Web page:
Thursday, August 18, 2016

Does the Clinton Foundation enrich the Clintons?

The short answer is no. There are many accusations floating around about the Clinton Foundation. These are based upon political wishful thinking in contrast to fact. I will review some of these. Let us begin with an important fact: None of the Clinton family are, or have been, on the payroll of the Foundation. Reportedly, the foundation pays some travel expenses for President Clinton. Nothing wrong with that if he is attending foundation events.

Newspaper articles appeared around the time that Peter Schweizer, a former fellow at the right-wing Hoover Institution, was providing media with previews of his then forthcoming book “Clinton Cash.” Schweizer is long on theory and short on evidence.

The source of at least some of the innuendo associated with the Clinton Foundation is an April 26, 2015 article in the Murdoch owned New York Post written by Isabel Vincent. Much of it is false. Ms. Vincent is primarily a crime reporter (a good one at that) but not financially sophisticated. The headline reads: “Charity Watchdog: Clinton Foundation a 'Slush Fund.'” Vincent goes on to explain:
The Clinton Foundation’s finances are so messy that the nation’s most influential charity watchdog put it on its “watch list” of problematic nonprofits last month.
Neither the headline nor that paragraph are true. Vincent is primarily referring to Charity Navigator which rates 501(c)3 organizations. Here is what they say about the Clinton Foundation:
We had previously evaluated this organization, but have since determined that this charity's atypical business model can not be accurately captured in our current rating methodology. Our removal of The Clinton Foundation from our site is neither a condemnation nor an endorsement of this charity. We reserve the right to reinstate a rating for The Clinton Foundation as soon as we identify a rating methodology that appropriately captures its business model.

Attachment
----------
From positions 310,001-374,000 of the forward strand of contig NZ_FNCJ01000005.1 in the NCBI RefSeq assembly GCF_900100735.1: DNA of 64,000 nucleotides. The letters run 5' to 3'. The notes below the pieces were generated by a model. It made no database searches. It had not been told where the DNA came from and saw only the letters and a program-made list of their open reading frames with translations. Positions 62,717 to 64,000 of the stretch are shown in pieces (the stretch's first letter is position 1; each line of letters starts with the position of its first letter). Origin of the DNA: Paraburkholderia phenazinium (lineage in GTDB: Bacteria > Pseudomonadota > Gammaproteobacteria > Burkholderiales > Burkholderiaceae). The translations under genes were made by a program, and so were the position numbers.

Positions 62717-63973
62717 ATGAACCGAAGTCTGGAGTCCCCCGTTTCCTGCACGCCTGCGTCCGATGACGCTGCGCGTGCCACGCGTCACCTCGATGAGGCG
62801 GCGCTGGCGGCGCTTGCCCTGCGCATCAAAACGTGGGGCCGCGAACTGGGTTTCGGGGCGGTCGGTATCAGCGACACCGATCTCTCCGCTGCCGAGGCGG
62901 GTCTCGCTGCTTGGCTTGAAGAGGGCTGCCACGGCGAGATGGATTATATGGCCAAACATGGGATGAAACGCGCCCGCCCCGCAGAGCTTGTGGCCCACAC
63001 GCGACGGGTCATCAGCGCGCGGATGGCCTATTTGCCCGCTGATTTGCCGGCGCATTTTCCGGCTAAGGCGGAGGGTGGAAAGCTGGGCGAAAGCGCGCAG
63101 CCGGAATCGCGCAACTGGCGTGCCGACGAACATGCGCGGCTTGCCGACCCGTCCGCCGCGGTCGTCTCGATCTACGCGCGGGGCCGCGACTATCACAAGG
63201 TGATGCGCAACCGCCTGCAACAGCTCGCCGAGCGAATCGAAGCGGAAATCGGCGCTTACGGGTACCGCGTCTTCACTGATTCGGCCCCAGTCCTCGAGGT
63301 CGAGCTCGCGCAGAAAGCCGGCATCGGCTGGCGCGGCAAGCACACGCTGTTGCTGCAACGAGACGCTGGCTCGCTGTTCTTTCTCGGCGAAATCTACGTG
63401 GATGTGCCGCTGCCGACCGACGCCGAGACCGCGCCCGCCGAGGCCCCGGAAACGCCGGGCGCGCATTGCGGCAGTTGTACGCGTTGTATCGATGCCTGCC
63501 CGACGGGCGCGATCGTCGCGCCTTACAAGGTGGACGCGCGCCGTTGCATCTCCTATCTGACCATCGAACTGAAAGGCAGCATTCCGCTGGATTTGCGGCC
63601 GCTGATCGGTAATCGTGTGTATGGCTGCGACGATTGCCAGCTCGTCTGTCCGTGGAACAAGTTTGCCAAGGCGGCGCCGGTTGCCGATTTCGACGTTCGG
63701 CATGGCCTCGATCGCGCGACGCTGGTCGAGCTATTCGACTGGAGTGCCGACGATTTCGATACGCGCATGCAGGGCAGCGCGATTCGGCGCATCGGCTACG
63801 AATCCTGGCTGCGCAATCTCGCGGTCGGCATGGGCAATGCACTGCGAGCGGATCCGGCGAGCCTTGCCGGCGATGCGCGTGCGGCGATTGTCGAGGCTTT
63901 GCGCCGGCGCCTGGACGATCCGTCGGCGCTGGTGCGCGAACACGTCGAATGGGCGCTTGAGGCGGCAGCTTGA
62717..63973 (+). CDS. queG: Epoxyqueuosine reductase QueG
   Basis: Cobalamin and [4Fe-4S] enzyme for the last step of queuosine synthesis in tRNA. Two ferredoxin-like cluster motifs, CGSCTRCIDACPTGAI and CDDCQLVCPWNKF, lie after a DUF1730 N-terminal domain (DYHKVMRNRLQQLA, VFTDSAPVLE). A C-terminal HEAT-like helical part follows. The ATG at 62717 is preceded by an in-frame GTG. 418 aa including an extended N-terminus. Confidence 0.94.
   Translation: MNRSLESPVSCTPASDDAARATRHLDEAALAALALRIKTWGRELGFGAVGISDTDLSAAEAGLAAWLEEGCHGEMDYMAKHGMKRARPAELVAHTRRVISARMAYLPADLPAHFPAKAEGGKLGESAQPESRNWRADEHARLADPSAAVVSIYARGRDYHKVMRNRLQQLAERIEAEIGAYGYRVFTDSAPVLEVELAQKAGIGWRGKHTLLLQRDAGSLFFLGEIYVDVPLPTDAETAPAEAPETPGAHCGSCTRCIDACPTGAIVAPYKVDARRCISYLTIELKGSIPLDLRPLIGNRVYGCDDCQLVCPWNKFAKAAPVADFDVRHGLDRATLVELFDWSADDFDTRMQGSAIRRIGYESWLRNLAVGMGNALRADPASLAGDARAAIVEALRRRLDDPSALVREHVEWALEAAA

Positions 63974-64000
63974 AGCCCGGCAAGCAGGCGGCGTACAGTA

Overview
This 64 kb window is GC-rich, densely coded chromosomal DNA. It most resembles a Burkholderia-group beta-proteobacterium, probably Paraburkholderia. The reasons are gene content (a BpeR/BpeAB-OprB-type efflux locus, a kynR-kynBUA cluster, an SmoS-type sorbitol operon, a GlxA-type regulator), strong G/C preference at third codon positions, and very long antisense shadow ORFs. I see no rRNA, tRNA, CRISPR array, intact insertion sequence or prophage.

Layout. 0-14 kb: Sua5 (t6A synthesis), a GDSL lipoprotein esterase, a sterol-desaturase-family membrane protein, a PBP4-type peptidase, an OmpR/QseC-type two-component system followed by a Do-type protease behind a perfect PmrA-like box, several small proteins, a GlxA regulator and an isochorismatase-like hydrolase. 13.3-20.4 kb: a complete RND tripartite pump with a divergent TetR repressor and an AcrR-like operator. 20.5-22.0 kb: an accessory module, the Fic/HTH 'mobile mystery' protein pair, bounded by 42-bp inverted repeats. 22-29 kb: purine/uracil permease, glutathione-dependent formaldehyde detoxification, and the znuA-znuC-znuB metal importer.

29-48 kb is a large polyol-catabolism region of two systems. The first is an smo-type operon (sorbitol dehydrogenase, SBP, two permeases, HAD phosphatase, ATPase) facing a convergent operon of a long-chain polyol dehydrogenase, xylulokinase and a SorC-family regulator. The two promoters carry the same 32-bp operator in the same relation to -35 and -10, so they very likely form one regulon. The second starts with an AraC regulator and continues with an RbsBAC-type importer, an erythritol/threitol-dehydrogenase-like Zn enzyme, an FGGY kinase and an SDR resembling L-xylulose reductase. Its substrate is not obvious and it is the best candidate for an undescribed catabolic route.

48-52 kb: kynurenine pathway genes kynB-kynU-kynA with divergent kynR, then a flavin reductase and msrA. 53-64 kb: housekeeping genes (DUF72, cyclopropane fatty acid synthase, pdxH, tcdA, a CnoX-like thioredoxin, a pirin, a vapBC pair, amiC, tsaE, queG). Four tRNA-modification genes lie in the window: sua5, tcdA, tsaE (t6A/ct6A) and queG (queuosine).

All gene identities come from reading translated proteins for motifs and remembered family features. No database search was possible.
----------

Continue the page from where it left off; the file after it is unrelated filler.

What does it mean that this organization isn’t rated?

It simply means that the organization doesn't meet our criteria. A lack of a rating does not indicate a positive or negative assessment by Charity Navigator.
There is nothing about a “slush fund” or “messy finances.” Pure fiction. Later on in the piece Ms. Vincent makes another claim that simply isn't true:
Charity Navigator put the foundation on its “watch list,” which warns potential donors about investing in problematic charities.
The Clinton Foundation is not on the Charity Navigator watch list. Vincent continues:
“It seems like the Clinton Foundation operates as a slush fund for the Clintons,” said Bill Allison, a senior fellow at the Sunlight Foundation, a government watchdog group where progressive Democrat and Fordham Law professor Zephyr Teachout was once an organizing director.
This is the apparent source of Vincent's misleading headline. However, the Sunlight Foundation is not a charity watchdog so Vincent is wrong again. The Sunlight Foundation champions transparency in government. Bill Allison is now a staff writer for Foreign Policy. If he responds to an email query that I made this morning I will update this piece. I cannot fathom how Allison could possibly draw that conclusion and Ms. Vincent provides no details. I have done an extensive search of Bill Allison's pieces at the Sunlight Foundation and am unable to find any reference to a slush fund. Vincent continues:
In July 2013, Eric Braverman, a friend of Chelsea Clinton from when they both worked at McKinsey & Co., took over as CEO of the Clinton Foundation. He took home nearly $275,000 in salary, benefits and a housing allowance from the nonprofit for just five months’ work in 2013, tax filings show. Less than a year later, his salary increased to $395,000, according to a report in Politico.
It is actually six months. No big deal but Vincent doesn't get much right. In 2014 Braverman was paid about $500 thousand. It is not excessive for an organization that size (Blowhard Bill Donohue pulls that in from the minuscule Catholic League). And even if it is excessive, so what? Braverman was a partner at McKinsey and he previously did some work with the Foundation in Haiti following the 2010 earthquake. What? You think that the head of the Clinton Foundation is kicking back some of his or her salary to Clinton? What is this all about?